July 1961

Vertebral Hemangioma with Spinal Cord Compression

Author Affiliations

From the Departments of Neurology and Neurosurgery, Harvard Medical School, the Department of Pediatrics, Boston University School of Medicine, and the Neurological Unit, Neurosurgical Department and Pediatric Department, Boston City Hospital.

Am J Dis Child. 1961;102(1):96-100. doi:10.1001/archpedi.1961.02080010098015

It is the purpose of this paper to record the occurrence in a young boy of compression of the spinal cord associated with vertebral and epidural hemangioma at the level of the cord lesion. The rarity of vertebral hemangiomata in the childhood age group and especially the occurrence of neurological complications accompanying the lesion, warrant reporting of the case.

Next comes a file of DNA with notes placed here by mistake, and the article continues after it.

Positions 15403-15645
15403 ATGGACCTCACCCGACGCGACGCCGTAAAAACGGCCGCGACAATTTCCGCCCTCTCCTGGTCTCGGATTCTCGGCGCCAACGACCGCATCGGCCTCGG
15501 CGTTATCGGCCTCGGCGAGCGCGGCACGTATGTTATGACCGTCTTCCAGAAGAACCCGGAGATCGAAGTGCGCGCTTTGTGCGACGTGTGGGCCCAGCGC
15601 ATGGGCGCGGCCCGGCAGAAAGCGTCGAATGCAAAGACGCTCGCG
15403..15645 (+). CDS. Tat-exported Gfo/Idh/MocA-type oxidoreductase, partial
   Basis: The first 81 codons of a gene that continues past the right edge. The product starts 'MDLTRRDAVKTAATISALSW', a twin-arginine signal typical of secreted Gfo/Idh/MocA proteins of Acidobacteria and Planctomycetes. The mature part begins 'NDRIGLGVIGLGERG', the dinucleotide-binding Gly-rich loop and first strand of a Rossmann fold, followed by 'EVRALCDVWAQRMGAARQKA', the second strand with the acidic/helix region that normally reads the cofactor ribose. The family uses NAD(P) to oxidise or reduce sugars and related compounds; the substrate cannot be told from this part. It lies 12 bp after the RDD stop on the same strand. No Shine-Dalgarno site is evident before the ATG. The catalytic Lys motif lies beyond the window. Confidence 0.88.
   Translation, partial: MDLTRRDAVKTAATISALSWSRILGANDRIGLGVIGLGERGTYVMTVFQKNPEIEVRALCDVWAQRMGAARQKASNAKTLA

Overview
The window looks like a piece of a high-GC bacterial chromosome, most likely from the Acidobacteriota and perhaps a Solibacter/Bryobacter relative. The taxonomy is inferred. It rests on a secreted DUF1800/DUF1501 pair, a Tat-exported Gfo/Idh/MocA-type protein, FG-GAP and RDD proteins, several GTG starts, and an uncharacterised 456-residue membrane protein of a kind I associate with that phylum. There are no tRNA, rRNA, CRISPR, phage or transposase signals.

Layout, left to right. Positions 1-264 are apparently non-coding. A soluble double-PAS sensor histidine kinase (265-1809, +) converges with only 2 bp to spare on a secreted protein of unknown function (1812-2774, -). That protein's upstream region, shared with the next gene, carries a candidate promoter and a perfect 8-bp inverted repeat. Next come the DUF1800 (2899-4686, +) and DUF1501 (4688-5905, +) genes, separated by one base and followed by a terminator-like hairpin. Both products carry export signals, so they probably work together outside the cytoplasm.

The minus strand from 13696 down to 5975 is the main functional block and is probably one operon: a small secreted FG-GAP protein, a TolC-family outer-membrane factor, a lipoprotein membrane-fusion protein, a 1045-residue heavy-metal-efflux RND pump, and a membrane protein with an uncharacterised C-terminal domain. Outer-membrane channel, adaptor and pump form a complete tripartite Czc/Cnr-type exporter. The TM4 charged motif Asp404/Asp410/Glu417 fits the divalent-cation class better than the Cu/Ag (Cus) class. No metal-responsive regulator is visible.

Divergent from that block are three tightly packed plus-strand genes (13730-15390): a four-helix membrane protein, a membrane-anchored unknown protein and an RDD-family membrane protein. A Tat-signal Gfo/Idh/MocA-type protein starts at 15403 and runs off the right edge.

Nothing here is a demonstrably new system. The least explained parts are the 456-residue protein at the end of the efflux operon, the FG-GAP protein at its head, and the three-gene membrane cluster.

Report of Case  A 9½-year-old boy was in good health until 2 weeks before admission when he began to complain of pains in his legs. These pains started in the right foot; they were sharp, intermittent, more severe at night, and at times radiated anteriorly toward the knee. There was no evidence of swelling, redness, heat, or tenderness on palpation. Within 2 days the left leg became similarly involved.On the tenth day after the onset of these complaints, the child was noted to walk with slapping feet and with knees

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